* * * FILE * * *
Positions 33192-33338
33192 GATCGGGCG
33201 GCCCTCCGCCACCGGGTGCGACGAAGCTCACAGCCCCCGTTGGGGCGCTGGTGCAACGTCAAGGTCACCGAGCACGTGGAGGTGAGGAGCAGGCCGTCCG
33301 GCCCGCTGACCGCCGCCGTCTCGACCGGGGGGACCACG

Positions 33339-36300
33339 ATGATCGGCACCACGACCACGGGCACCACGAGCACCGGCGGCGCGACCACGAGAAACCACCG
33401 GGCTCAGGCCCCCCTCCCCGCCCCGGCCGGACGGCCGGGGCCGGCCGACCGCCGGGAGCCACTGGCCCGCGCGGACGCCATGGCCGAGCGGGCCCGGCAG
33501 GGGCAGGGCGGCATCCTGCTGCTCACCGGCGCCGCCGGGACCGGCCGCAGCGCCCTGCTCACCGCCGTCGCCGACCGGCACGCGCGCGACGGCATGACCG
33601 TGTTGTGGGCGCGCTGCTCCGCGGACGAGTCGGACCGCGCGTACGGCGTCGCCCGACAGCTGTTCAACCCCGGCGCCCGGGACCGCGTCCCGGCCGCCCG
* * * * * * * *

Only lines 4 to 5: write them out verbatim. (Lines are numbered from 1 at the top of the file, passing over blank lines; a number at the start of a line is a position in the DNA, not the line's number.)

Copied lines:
33301 GCCCGCTGACCGCCGCCGTCTCGACCGGGGGGACCACG

Positions 33339-36300